I’m going to need your help forming a habit. I started 2016 with the plan to write a weekly newsletter and it’s now December. So I’m going to update this plan for 2017. I don’t know why I find things like this so difficult to write, but the only way to get over it is to write them and hit send. As always, please let me know what’s useful and what you’d like more of.
Crazy discounted thing:
Amazon is currently offering Joe Haldeman’s Forever War for only $.025. [Sorry, it appears the crazy discount is dead. I still recommend you find Forever War at your local library.]
I don’t know how long this deal is going to last, but my jaw dropped when I saw it, so I felt the need to send it out. You can also add the Audible version for $3.49, which is also super-cheap if you’re into audio.
Apparently, Google price-matched, so you can grab the ebook on the Google Play store for $.025 as well.
I haven’t read the Forever War since high school, but I remember it having a big impact on me. The metaphors on relativity, Vietnam, and what it’s like to come home after being in the military are things that still stick with me, even if it might be a bit dated now. It’s definitely one of the foundational bricks in the genre. Like I said, I don’t know how long this deal will last, so you can always grab it from your local library if I got your hopes up. I hate it when I see a deal and it’s expired by the time I get to it.
Free Ted Chiang story:
One of my friends described Ted Chiang as a writer who appears once a year, drops a story like a brick on the public, and then goes back to whatever he was doing. If you haven’t heard of him, he wrote the story that was the basis for the new move Arrival, called The Story of Your Life. It’s available in his collection: Stories of Your Life and Other Stories. I definitely recommend his collection, although another friend of mine argues that Story of Your Life is actually an argument for destiny. I can see that, but I was so gobsmacked by the emotional punch of that story that I didn’t care.
If you want to read a story with some of the same impact, but shorter and free online, here’s The Great Silence, which is about a Grey Parrot named Alex. You can also read one of his other famous stories The Lifecycle of Software Objects for free on Subterranean Press for free on their site.
Now that I’ve got you addicted to Ted Chiang, watch out for those bricks he likes to drop on reader’s heads with each new story.
I’ve got a novella in a new anthology coming out December 15th called The Expanding Universe. The anthology is going to be 600 pages of new fiction. It’s currently on pre-order for only $0.99 until 12/15. The novella is called “The Iron and the Mud,” and it’s about an unarmed exploration vessel trapped on the other side of a wormhole with a military cruiser that doesn’t want to let them back through. Sort of Star Trek meets Star Wars expanded universe. It’s part of a new series I’m working on called the Known Worlds. You can check it out here:
I went to the James Tiptree Symposium over the weekend, which honored Ursula K. Le Guin. I picked up a copy of her new book of non-fiction, Words Are My Matter. It’s mostly reviews and essays, short things around 1000 words each. I’m looking forward to jumping around in it. She didn’t speak at the symposium, and looked mostly embarrassed to have people effusing over her for two days, but she deserves it. I can read her sentences over and over again. I just re-read the Dispossessed, and while it’s certainly didactic and a product of its time period, it also keeps you moving. I can’t say I ever would have read a book about anarchism otherwise. She’s so good at the small details that illuminate huge ideas about how people live and the consequences of their choices.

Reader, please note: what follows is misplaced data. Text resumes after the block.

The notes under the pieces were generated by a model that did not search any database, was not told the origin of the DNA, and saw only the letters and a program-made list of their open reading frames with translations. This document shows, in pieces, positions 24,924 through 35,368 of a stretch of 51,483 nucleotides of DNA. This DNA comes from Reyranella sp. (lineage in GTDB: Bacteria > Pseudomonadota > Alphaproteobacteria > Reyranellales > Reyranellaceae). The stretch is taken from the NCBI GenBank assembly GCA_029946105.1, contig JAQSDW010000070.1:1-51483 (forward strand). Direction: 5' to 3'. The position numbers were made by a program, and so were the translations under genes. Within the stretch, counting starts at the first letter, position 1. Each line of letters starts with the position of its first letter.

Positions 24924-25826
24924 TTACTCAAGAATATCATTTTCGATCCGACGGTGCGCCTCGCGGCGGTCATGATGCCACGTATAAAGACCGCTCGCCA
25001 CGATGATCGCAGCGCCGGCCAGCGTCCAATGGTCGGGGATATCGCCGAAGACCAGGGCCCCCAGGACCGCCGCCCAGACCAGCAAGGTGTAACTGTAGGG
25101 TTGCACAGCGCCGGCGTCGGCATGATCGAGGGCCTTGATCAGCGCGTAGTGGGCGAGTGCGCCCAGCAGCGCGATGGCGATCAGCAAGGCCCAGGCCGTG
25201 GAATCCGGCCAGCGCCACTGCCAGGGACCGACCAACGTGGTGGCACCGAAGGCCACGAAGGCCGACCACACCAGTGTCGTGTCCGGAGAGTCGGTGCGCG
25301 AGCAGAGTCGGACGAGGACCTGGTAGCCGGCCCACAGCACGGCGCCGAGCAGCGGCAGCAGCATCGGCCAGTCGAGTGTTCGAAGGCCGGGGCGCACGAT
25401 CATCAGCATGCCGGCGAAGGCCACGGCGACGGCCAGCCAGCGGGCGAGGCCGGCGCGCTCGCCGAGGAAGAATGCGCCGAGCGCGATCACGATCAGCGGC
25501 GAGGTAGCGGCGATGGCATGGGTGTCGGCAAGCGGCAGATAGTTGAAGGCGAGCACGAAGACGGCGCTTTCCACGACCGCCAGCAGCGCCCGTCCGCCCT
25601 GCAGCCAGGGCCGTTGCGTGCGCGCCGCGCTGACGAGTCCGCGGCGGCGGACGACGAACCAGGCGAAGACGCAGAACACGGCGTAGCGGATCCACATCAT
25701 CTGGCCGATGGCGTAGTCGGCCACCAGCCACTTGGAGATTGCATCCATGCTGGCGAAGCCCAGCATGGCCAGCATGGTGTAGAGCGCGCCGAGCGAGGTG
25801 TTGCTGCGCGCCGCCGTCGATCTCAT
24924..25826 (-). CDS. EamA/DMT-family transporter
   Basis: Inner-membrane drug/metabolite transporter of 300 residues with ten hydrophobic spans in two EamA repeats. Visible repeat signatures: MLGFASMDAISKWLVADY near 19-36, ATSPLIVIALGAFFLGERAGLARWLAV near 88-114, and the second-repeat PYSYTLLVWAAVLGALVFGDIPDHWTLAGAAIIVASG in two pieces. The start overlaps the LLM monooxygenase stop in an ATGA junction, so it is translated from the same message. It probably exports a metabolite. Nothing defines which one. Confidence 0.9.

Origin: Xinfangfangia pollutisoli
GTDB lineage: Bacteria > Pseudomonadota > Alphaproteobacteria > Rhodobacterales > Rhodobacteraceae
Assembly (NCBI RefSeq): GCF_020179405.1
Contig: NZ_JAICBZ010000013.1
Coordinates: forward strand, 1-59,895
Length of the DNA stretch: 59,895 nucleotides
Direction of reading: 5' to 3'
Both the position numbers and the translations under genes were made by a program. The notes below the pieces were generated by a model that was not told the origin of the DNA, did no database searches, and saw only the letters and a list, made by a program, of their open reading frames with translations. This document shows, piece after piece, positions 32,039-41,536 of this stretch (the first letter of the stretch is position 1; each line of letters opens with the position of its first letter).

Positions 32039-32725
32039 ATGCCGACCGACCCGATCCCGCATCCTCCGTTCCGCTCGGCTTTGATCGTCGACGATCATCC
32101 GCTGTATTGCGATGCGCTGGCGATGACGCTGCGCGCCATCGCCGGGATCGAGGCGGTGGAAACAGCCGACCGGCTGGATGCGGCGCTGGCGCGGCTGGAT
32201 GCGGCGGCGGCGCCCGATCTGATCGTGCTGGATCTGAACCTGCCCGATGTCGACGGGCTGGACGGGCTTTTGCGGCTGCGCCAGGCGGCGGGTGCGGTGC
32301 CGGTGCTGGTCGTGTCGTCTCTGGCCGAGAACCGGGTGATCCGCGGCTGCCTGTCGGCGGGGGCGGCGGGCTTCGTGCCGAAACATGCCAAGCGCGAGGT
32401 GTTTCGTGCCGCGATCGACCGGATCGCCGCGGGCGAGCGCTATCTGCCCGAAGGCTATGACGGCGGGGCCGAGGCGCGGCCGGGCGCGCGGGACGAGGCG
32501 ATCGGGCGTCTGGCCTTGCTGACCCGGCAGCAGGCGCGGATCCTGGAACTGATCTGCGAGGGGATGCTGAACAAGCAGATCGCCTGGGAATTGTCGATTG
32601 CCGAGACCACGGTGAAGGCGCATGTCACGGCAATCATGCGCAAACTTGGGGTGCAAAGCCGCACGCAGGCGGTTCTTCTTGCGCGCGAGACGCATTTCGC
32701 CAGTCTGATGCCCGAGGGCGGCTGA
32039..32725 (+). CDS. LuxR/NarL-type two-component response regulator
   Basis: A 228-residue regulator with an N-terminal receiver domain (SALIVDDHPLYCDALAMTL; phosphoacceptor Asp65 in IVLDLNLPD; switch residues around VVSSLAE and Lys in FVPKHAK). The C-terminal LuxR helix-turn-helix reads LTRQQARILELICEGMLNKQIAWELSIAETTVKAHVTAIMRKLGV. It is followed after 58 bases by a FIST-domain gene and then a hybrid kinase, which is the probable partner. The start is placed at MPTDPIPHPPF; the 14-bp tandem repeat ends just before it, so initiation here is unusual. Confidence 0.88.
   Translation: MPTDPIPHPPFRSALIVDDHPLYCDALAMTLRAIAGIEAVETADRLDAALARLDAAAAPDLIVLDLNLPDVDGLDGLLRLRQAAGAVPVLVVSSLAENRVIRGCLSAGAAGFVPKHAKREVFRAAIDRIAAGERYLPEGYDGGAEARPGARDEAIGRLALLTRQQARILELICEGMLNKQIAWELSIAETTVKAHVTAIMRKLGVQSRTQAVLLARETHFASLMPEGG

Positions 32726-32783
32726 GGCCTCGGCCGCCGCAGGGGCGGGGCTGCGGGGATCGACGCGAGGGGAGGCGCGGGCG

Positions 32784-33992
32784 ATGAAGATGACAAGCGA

I picked up a copy of Nisi Shawl’s Everfair, and am halfway through it. I’m enjoying it, but it’s definitely an idea book over a character book. She’s creating an alternate history about the Dutch Congo that’s important to think about but definitely not light reading. If enjoyed The Vohrr, Brian Caitling’s book about a mythical Congo, but wanted actual worldbuilding and more straight-forward prose, this is your book.
I wouldn’t say I seek out “clean” anything when it comes to fiction and wasn’t aware that Jeff Wheeler had carved himself a niche in “clean fantasy.” But a friend recommended Wheeler’s new series, and I tore through it in two days despite myself. His Kingfountain Series is a quick, easy read, based on the War of the Roses. If you’re a fan of Martin’s Song of Ice and Fire, this is an interesting thought exercise: How would I write ASOIAF with very little violence and no sex, and still get the battles, the machinations, etc, and keep it readable?
I’ll be honest, I sometimes just wanted the characters to get it on, already, especially when some of their choices/tragedies are grounded in their chastity. But it was still entertaining. I especially liked the antagonist. Unlike Song of Ice and Fire, the good news is that the Kingfountain Series is finished. If you’re looking for something “clean” to share with an epic fantasy fan, this is an entertaining choice. Wheeler has a deep back catalog for fantasy fans looking for something new to read.
All right, so how’s that for a first issue of the newsletter? Thanks for reading. I’ll get this habit going for real this time.
James S. Aaron